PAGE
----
Getting Kids in the Kitchen – Tasks They Can Do, by Age
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Getting Kids in the Kitchen – Tasks They Can Do by Age

Why It’s Important to Get Kids in the Kitchen

Kids are picky, or at least mine were – painfully so. It’s frustrating as a mom to actually branch out to something besides pizza/chicken nuggets/hot dogs and have your kids refuse to touch it at the dinner table. One thing that has really helped our family with these picky eaters is to get my kids more involved in the food process – everything from looking at Pinterest and cookbooks with me to pick out some meals for the week, to getting them in the kitchen to help create it. This creates an attachment between them and the food – it’s not just what mom put on the table, but what they helped create. Plus, I refuse to have my boys leave the house and know nothing about how to prepare their own meals and live on ramen for the first few years adult life!

Give Yourself Extra Prep Time

Keep in mind mom & dad – though this is a noble cause, it will still require you to put on your patience pants. Give yourself extra time before dinner needs to be on the table, as your kiddo(s) won’t be speedy and there might be spills and mishaps you want to have the state of mind to respond calmly to (remember – you want this to be a POSITIVE experience ; ). If I am on a tight schedule on a busy day, that’s the main instance where I might tell my kiddo “no” to helping in the kitchen so I can move quickly and not lose my temper when things go wrong.

What Does Kids in the Kitchen Look Like?

If you haven’t had your kids in the kitchen much, it can be hard to visualize what that looks like, especially if your kiddos are little. My kids have been helping me in the kitchen since toddler ages and I wanted to help give you ideas on what jobs they can be successful with. Obviously this will vary greatly, depending on the maturity of your child, which I tried to indicate in some places what that looks like in my family.

Ages 3-5
This may seem young, but this is the perfect time to capitalize on their eagerness to help and be involved and growing motor skills! Keep in mind, at these ages, their tasks should be things that don’t need precision. This includes tasks such as:

  • Washing produce
  • Dumping pre-measured (by you mom & dad) ingredients into the recipe bowl
  • Stirring (I purposely use extra large bowls when kids are helping, so it’s harder for them to stir over the sides)
  • Help count how many of an item you added (“Ok, we need 4 teaspoons, can you help me count those as we put them in?” Math at it’s best!)
  • Put muffin liners into muffin tins
  • Tearing lettuce
  • Brush things on with a pastry brush
  • Mash veggies
  • Rolling cookie dough into a ball
  • Placing things (like that cookie dough or the below chicken strips) on a pan
  • Shake things to combine that are sealed (We do this a lot with coating things like my 5 Ingredient Whole30 Chicken Strips – put the dry ingredients in a ziplock, seal and then shake to mix. Then put in the cut chicken pieces, seal, and shake to mix. We also usually dance while we shake! ; )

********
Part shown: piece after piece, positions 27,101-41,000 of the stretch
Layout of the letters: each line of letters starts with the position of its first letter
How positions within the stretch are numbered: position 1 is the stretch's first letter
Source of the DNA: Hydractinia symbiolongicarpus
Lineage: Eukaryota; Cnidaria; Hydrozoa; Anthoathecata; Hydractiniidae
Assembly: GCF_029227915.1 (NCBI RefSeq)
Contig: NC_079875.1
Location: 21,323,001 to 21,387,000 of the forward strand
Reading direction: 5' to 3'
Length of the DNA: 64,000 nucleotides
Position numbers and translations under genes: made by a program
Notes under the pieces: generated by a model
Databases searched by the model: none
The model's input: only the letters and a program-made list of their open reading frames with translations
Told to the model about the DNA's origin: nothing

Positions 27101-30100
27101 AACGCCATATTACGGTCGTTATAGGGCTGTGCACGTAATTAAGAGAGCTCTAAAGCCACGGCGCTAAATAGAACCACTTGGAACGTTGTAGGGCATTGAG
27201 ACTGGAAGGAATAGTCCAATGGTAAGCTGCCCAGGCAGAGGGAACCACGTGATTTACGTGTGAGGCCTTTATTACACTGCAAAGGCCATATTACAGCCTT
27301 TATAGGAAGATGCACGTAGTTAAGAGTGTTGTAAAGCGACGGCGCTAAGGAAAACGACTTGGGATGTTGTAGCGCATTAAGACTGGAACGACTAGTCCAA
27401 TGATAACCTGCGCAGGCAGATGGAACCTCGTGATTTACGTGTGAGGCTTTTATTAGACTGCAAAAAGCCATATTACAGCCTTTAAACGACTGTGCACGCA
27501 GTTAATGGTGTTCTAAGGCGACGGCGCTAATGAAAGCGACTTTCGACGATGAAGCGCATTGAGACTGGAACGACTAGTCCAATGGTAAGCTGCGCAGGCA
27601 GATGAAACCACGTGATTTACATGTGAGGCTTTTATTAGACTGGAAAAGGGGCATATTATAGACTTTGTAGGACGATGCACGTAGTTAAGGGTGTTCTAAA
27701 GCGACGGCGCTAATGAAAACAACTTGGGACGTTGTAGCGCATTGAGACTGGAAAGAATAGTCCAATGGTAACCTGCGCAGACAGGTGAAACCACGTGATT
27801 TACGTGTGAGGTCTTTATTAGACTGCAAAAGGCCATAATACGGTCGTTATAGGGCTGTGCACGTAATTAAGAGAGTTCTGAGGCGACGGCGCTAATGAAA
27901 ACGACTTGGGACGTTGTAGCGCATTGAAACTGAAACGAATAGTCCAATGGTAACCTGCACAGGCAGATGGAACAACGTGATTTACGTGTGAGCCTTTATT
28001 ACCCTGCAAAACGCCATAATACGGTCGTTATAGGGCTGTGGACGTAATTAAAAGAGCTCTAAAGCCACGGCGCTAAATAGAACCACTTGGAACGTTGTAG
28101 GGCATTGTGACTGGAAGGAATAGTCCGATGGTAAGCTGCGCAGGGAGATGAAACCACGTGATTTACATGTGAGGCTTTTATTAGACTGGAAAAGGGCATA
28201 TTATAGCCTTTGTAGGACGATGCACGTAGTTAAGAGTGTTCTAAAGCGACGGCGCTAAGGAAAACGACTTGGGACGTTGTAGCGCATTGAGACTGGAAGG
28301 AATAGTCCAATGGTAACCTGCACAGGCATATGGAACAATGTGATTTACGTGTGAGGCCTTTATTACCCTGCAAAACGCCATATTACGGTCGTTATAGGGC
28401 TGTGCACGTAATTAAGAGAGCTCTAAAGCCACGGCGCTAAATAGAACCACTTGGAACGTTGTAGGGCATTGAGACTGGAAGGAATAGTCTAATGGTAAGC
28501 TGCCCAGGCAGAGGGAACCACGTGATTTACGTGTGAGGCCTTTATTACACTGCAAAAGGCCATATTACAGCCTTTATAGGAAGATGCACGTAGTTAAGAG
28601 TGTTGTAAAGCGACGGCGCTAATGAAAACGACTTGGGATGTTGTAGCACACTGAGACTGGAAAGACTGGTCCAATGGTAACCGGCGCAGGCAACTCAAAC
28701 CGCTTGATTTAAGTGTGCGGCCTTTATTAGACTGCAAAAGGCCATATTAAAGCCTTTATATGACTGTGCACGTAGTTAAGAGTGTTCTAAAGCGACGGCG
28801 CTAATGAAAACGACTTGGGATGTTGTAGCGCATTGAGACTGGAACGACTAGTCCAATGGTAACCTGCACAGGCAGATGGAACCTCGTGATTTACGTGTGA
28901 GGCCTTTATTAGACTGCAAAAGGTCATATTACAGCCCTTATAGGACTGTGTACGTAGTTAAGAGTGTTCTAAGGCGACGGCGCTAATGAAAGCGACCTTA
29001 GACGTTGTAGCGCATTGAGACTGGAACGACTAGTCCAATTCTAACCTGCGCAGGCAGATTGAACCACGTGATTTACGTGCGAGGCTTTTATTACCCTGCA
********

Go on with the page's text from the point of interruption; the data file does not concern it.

Ages 6-8
I love cooking with these ages, as they are still young enough to be excited to spend time with you, but old enough for more challenging tasks, such as:

  • Chopping off stems of strawberries or other softer fruits/veggies with a butter knife (my 6 year old’s current favorite! He especially loved making fruit kabobs with toothpicks or skewers. He’s so proud to put them on the table!)
  • Set the table
  • Crack eggs (just keep an eye out for the shells!)
  • Read recipes and help get out ingredients (great for reading practice and working on sequencing!)
  • Measure and pour
  • Empty the dishwasher (my 6 year old actually can do this too and knows where things go better than my husband – ha!)
  • Make their own school lunch (also one that my 6 year old has down!)
  • Setting timer/oven
  • Spray & wipe down counters
  • Forming patties

Ages 9-12
This age there is SO much they can do. Though he’s worked up to it, my 10 year old can make an easy recipe like muffins while I am in the kitchen. My 12 year old can do so without any help at all. They also both can make their own scrambled eggs, quesadillas, sausage, etc. This age can do all of the above as well as:

  • Make a simple batter like cookies or muffins
  • Start learning how to load the dishwasher
  • Make their own smoothies (this is one my 8 year old can do as well)
  • Spraying with cooking spray
  • Using various kitchen gadgets like the electric skillet, waffle iron, air fryer, standing mixer
  • Teach them how to make grocery lists from recipes chosen

Ages 13+
At this point, they have the motor skill and intelligence to generally do most cooking tasks. Growing up my mom gave each of us one night a week during the summer on which we were in charge of planning and cooking a family meal. She was around to help, but we were lead chef, which, looking back, was brilliant. It takes an initial investment, ongoing practice of your pre-teen cooking next to you to get there, but it’s so worth it! My 14 year old can make tacos from start to finish, our favorite Paleo Chick Fil A chicken, almost any muffin or cookie recipe…it’s incredibly helpful in our busy schedule or when I am out of town! (*Side note: he is also a boy scout and we have taught him kitchen and fire safety, as well as first aid and CPR).


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